Direct-to-consumer (DTC) advertising, defined as “The use of mass media—eg, TV, magazines, newspapers, and the internet to publicly promote drugs, medical devices or other products which, by law, require a prescription, which targets consumers, with the intent of having a patient request the product by name,” is legally permitted in only two countries, the United States and New Zealand. This form of advertising directed toward patients has remained controversial among public health officials, physicians, and the public all over the world since 1985 when it became legal in the US.
Since 1992, European legislation has banned advertisement to the public of prescription medicines. The main reason for the ban of DTC advertising in Europe as stated by the Health Action International of Europe is: “Unless there is clear evidence of lack of harm and of health benefits, the prohibition against direct-to-consumer advertising of prescription drugs should be maintained. The European Union is committed to the precautionary principle. This principle is as relevant to advertising policies with health consequences as to direct chemical exposures.” Most recently, however, the European community has considered regulatory changes to ease current restrictions on DTC advertising.
Should Europe preserve the ban on direct-to-consumer advertising of prescription drugs?
Europe should preserve the ban on direct-to-consumer advertising of prescription drugs if:
- The advertising leads to inappropriate prescribing by physicians AND
- It fails to provide unbiased and accurate information
According to an article on BMJ.com, DTC advertising encourages people to seek medical attention for conditions or symptoms that may normally go untreated, including asymptomatic diseases. As a result, DTC advertising can lead to excessive prescription requests and, if a physician is unable to change a patient’s perception of the benefits of a drug, this situation may lead to inappropriate prescribing. According to the article, patients who are more heavily exposed to DTC advertising request more brand‑name advertised drugs and, therefore, prompt physicians to prescribe medications inappropriately even if the physicians have reservations about the particular treatment or believe that an alternative treatment is a better option.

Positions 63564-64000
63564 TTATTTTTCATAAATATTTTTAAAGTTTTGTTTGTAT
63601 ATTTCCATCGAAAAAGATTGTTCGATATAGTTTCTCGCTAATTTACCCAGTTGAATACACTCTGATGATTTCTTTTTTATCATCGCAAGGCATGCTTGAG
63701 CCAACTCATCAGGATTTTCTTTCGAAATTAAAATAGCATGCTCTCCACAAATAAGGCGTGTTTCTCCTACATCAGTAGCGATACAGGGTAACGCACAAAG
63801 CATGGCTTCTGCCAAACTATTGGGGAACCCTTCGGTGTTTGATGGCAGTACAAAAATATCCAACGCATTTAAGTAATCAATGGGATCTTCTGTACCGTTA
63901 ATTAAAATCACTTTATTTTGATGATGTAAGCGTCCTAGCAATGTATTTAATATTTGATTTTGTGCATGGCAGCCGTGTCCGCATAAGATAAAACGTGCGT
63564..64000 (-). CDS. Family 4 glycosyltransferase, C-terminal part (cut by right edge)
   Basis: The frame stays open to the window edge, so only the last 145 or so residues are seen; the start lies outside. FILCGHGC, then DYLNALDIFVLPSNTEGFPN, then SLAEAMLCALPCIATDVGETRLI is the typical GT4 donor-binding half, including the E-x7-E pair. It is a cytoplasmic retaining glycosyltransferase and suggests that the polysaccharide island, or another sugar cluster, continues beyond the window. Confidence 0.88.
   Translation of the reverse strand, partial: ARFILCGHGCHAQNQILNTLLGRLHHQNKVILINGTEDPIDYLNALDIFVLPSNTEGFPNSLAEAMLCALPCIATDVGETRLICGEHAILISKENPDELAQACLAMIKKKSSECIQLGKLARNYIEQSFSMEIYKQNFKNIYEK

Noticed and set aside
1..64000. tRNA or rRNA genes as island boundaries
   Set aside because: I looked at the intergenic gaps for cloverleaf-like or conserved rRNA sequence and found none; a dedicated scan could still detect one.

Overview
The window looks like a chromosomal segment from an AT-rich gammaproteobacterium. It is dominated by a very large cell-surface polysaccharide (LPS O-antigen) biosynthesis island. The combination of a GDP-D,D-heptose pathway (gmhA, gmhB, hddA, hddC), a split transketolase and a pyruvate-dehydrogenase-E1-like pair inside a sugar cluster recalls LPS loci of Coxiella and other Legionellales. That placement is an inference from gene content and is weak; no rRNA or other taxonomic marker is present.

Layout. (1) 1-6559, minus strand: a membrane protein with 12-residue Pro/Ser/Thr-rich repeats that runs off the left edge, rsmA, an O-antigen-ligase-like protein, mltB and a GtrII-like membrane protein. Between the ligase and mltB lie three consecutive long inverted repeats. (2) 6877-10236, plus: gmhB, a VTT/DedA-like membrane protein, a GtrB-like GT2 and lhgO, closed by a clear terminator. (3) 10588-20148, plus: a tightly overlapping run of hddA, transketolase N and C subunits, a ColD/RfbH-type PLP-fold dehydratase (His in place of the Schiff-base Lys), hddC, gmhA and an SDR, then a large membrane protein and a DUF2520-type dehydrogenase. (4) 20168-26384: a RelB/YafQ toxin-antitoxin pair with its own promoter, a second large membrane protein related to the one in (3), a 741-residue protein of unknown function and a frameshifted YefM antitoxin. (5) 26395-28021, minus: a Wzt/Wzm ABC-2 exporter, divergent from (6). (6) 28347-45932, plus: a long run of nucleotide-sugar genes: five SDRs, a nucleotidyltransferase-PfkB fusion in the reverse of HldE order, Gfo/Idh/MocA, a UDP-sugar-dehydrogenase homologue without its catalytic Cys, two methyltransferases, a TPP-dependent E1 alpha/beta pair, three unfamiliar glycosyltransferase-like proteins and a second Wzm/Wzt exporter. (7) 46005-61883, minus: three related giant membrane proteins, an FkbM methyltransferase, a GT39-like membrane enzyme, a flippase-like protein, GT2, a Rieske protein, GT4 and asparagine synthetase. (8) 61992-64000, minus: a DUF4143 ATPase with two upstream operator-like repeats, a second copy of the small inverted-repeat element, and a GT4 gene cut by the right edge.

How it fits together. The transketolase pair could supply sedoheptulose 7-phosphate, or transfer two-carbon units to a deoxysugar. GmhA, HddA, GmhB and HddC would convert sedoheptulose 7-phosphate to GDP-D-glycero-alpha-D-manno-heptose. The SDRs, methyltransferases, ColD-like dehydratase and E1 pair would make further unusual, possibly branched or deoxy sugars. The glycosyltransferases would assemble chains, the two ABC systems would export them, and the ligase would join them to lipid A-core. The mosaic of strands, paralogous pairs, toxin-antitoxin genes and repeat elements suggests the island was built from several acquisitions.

An example of this is an advertisement run by GlaxoSmithKline for the antidepressant Paxil in the New York Times in October 2001, 1-month after the World Trade Center attack. Many people living in New York felt anxious after such a catastrophe; therefore, such advertising can hardly be justified. The heavy endorsement of Paxil and the enormous increase in prescriptions after 9/11 to people suffering from depression or post‑traumatic stress disorder led to skyrocketing sales of the drug–great for the company, perhaps not so much for the people.
In a Harvard Medical School study, 643 physicians surveyed believe DTC advertising encourages patients to seek unnecessary treatments and to make unwarranted requests. In addition, the survey found that 39% of DTC advertising visits resulted in the physicians actually prescribing the medicine even though they also recommended lifestyle changes or alternative treatments. In another survey, physicians judged 49% of requests based on DTC ads to be clinically inappropriate.